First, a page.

This content is sponsored by Maison de la Luz, a boutique hotel in New Orleans opening Spring 2019.
Those that visit New Orleans often return home feeling as if they’d stepped into a time machine, traveled to a distant country, or fell into an alternate universe. The culture, architecture, and vibe of Louisiana’s great city is so unique—there’s truly no where else in the world like it. And while the Crescent City has always had a rich artistic history, it’s also more recently become an international hub for contemporary art, especially within what’s known as the Warehouse District, just a few blocks up the Mississippi River from the historic French Quarter.
The neighborhood is where old and new worlds dovetail; 19th-century architectural detailing and paving stones line streets that host some of the city’s hippest new restaurants, bars, live music halls, dance clubs, and of course, art galleries. Every first Saturday of the month, the galleries that line Julia Street open their doors for an “art crawl,” and the Ogden Museum of Southern Art’s extensive collection is worth visiting any day. (Not to mention, the neighborhood boasts James Beard Award-winning chefs, a B-17 Flying Fortress named “My Gal Sal,” rooftop pools with gorgeous views—and like anywhere else in New Orleans, strong, strong drinks.)
The Warehouse District is about to have even more charm; Maison de la Luz, a boutique hotel, will open this Spring, serving as an extension of the aspirational grandeur and sense of beauty of the city itself. Its high-finish, calm environment shares its influences in the form of eccentric luxuries and respect for beautifully designed furnishings, evoking the romance of old-world New Orleans juxtaposed with a modern concierge service. Designed in partnership with Studio Shamshiri, the rooms and Library Bar reflect a keen eye for detail, richness in history, and love for beauty in balance. The work of local artists fill each room with original art, pulling inspiration from the mystical sense of wonder and delight that New Orleans teems with. And the hotel itself is rich with antiques, curiosities, and design details that are highly considered, down to the last tassel. At the heart of la Luz is a feeling that its shape and purpose have always existed, that it’s exactly where one must be to experience the very best of New Orleans.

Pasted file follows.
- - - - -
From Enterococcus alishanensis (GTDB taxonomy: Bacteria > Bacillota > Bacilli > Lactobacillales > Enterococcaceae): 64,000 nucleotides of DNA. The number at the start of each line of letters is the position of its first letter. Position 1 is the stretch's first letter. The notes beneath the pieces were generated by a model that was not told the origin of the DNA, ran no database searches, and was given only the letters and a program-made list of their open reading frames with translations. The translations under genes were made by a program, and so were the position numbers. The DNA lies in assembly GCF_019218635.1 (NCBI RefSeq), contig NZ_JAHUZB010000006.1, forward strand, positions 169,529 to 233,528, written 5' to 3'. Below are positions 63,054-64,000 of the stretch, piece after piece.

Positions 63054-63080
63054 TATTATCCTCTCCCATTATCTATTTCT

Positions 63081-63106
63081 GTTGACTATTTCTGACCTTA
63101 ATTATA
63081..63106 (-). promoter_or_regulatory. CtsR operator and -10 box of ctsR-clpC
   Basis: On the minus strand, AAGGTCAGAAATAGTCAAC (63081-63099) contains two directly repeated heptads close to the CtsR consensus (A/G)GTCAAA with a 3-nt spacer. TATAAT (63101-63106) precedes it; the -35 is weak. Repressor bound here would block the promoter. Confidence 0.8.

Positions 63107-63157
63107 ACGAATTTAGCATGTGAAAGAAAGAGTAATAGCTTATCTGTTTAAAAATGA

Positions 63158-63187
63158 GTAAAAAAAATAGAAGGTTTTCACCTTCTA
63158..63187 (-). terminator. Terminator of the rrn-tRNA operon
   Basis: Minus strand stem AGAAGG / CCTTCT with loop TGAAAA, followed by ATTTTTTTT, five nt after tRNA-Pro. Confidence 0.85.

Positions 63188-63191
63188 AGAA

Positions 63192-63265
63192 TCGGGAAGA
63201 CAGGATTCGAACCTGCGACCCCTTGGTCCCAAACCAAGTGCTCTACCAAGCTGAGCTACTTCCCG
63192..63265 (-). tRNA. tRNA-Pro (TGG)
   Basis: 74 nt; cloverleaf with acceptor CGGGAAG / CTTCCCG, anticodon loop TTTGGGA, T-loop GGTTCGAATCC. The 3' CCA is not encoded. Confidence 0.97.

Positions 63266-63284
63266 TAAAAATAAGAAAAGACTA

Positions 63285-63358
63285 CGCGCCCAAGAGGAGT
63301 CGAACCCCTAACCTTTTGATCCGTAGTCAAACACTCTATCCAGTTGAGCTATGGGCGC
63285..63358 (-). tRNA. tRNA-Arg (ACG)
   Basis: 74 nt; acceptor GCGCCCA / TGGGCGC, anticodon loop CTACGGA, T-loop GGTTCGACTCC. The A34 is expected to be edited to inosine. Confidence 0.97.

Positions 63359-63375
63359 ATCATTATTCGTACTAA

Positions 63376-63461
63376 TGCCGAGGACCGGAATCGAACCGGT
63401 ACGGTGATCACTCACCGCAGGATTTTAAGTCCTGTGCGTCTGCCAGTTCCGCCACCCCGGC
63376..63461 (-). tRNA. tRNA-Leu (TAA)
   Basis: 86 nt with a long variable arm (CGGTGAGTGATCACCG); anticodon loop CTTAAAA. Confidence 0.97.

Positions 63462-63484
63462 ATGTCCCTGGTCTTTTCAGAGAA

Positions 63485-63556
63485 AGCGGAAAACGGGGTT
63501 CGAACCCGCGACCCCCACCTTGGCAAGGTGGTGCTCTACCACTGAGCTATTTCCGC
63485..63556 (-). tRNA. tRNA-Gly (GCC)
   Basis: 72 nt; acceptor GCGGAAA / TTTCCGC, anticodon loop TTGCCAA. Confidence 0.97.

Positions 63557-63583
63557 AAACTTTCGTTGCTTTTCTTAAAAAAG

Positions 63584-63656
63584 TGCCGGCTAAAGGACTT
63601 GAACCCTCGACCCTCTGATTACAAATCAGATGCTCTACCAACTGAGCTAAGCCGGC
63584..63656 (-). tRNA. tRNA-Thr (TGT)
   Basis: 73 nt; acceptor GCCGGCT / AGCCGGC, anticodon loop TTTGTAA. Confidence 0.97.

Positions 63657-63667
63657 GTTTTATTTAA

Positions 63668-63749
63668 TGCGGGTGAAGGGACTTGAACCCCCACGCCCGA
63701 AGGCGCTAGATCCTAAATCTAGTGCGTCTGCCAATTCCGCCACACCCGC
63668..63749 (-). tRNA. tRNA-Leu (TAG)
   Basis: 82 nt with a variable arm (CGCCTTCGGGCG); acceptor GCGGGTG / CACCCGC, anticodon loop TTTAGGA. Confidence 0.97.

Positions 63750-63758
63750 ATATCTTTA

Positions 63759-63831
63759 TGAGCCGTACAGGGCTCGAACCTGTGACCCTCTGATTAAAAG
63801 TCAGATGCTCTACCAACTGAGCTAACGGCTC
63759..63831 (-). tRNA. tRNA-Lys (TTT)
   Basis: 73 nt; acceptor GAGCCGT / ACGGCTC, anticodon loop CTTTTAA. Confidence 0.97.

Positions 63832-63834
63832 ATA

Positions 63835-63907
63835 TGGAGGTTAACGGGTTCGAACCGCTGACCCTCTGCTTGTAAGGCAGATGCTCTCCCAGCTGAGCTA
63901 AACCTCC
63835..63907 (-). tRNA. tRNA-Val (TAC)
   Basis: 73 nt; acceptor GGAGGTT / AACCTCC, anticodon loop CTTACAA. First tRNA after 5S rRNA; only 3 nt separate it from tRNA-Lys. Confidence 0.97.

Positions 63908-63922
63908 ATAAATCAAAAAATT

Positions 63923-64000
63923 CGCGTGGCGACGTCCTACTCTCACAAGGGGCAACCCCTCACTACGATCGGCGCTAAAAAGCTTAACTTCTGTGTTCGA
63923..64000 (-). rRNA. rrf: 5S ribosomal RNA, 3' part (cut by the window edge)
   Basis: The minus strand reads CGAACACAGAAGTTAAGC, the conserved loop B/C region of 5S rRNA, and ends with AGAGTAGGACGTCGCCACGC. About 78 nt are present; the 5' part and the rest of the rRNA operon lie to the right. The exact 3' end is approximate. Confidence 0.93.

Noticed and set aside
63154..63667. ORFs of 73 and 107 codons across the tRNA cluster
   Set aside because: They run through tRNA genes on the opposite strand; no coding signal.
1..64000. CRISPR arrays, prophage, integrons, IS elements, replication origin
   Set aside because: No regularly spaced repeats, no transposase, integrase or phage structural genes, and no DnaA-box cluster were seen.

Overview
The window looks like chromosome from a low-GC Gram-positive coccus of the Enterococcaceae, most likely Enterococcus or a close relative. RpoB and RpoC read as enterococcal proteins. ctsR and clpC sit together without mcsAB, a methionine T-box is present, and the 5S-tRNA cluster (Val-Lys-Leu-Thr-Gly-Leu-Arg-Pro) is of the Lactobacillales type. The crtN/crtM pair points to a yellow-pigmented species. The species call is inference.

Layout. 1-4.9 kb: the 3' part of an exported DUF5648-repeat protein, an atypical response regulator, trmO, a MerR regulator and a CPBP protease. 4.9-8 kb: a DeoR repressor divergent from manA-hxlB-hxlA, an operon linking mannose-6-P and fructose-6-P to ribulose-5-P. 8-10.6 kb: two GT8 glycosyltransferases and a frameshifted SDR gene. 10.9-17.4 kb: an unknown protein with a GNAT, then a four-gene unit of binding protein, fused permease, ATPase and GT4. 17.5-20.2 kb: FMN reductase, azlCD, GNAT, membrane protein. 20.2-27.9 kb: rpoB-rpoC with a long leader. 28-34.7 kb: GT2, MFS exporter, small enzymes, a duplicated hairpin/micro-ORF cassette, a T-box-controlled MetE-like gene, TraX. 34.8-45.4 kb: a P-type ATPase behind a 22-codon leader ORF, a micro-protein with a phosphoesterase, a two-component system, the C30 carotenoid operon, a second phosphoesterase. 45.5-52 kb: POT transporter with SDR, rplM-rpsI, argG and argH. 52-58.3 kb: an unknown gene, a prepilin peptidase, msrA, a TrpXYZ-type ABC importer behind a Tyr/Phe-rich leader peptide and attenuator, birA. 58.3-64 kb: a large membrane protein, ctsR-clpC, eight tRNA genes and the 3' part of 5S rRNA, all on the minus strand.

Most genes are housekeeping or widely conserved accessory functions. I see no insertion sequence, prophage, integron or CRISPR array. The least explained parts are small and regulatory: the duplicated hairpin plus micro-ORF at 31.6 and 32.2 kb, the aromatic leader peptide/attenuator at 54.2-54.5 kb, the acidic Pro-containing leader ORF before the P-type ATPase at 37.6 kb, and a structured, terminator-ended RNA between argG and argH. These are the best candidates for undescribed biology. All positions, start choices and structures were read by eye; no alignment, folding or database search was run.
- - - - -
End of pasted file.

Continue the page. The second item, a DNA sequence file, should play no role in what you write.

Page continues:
La Luz’s involvement in the arts doesn’t end in the Warehouse District, however. Expect to see them in Miami Beach December 5th through the 9th at the Untitled Art Fair, where they’ll be designing idiosyncratic VIP lounges, both indoor and outdoor, where guests can enjoy a relaxing and private reprieve from the art fair.
Below, Kelly Sawdon, chief brand offer and partner at Atelier Ace, and Pam Shamshiri, founder and design principal at Studio Shamshiri, share their favorite things about their favorite city. Read their guide before you head to New Orleans (and if you don’t plan to visit, you will after reading this!) and be sure to check out their VIP lounge a the Untitled Art Fair in December.
KS: Right in the Warehouse District is one of my favorite galleries, Arthur Roger. Not only do they have a great eye for balancing established and emerging artists, they also consistently show local and national artists on the same stage, furthering those conversations and connections. Arthur Roger has deep roots in New Orleans and his love for the city shows through in their exhibitions. They’ll be at Miami Art Basel, and I can’t wait to see what they bring.